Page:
Usually the human eye can perceive a light flicker with a frequency of 70 Hz, above which it is not perceived. Therefore, in LED lighting applications, if the pulse signal appears at a frequency lower than the low frequency component of 70 Hz, the human eye will feel the flicker. Of course, in specific applications, there are a number of factors that can cause the LEDs to flicker. For example, in off-line low power LED lighting applications, one common power supply topology is an isolated flyback topology. For example, the GreenPoint® reference design of an 8W off-line LED driver that meets the ENERGY STAR solid-state lighting standard, since the sinusoidal square wave power conversion of the flyback regulator does not provide constant energy to the primary bias, dynamic self-powered (DSS) The circuit may activate and cause a flash of light. In order to avoid this problem, the primary bias must be partially discharged in each half cycle, and accordingly, the magnitude of the capacitance and resistance constituting the bias circuit needs to be properly selected.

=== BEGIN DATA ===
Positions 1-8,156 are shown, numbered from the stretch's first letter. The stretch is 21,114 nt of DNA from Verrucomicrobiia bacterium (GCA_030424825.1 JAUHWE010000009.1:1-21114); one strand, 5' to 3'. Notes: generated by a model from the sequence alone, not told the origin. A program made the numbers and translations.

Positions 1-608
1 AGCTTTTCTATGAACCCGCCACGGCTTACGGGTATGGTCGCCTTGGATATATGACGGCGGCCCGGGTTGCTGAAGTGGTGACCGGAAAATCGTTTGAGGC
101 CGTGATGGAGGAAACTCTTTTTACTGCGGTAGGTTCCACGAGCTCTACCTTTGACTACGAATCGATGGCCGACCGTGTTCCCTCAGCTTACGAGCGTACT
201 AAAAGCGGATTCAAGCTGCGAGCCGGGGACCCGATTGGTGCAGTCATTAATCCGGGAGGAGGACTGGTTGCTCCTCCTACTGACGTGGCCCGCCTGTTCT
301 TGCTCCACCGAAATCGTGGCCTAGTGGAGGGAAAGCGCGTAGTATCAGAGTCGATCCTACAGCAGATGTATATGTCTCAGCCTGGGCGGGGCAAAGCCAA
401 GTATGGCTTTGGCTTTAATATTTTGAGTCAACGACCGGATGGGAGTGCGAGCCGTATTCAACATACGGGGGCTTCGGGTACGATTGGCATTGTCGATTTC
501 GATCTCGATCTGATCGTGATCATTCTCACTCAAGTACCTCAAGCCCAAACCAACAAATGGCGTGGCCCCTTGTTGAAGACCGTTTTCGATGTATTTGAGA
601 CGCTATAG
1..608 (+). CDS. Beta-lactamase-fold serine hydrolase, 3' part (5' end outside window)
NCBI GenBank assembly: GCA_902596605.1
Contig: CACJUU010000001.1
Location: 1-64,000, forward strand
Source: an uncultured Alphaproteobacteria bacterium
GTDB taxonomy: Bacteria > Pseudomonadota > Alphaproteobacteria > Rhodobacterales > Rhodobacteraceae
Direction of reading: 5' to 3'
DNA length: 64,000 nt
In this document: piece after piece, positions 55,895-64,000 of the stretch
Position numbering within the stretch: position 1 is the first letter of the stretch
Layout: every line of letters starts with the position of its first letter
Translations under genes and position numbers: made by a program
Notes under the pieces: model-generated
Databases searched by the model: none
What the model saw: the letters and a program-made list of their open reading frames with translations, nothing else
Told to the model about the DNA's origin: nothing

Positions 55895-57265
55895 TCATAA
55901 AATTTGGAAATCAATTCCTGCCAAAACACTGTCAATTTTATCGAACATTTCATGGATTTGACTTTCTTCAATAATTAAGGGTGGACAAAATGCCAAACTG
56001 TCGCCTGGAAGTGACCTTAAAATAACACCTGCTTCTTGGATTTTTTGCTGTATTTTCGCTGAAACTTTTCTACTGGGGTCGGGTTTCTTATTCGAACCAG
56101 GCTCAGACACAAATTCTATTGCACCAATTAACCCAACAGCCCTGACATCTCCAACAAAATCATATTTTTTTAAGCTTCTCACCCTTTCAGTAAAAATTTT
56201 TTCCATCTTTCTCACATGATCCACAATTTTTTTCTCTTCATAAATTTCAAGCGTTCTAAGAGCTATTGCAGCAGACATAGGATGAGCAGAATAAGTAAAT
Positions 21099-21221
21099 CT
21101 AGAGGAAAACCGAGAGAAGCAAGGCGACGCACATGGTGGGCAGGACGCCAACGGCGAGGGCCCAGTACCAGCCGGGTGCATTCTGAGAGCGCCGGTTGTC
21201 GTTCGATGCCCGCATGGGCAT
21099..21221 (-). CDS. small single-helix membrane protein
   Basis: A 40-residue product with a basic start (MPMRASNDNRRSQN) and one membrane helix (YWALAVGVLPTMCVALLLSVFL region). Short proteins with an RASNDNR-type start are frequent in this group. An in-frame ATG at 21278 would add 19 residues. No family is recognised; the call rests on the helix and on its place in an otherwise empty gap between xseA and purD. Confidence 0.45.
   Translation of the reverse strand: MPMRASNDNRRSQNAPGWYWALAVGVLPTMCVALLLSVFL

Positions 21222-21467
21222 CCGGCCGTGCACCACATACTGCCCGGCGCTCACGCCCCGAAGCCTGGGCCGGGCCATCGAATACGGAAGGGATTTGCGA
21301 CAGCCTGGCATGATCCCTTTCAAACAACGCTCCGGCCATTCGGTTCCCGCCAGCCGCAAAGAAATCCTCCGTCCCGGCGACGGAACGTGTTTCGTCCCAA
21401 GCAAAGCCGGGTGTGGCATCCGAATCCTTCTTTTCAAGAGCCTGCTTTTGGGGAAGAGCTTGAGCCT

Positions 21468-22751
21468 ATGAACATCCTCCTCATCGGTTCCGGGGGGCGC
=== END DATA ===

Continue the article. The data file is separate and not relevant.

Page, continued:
In addition, electromagnetic interference (EMI) filters are required even in LED driver applications that provide excellent power factor correction and support TRIAC dimming. The transient current caused by the TRIAC step excites the natural resonance of the inductor and capacitor in the EMI filter. If this resonant characteristic causes the input current to drop below the TRIAC holding current, the TRIAC will turn off. After a short delay, the TRIAC will normally turn on again, stimulating the same resonance. During a one-half cycle of the input power waveform, this series of events may be repeated multiple times to form a visible LED flash. To address this issue, a key requirement for TRIAC dimming is that the input capacitance of the EMI filter is extremely low and the capacitor must be decoupled by the TRIAC and the winding impedance. According to the formula, if the capacitance in the dimming module is reduced, the resistance of the resonant circuit can be increased, and in principle, the oscillation is suppressed and the desired circuit operation is resumed.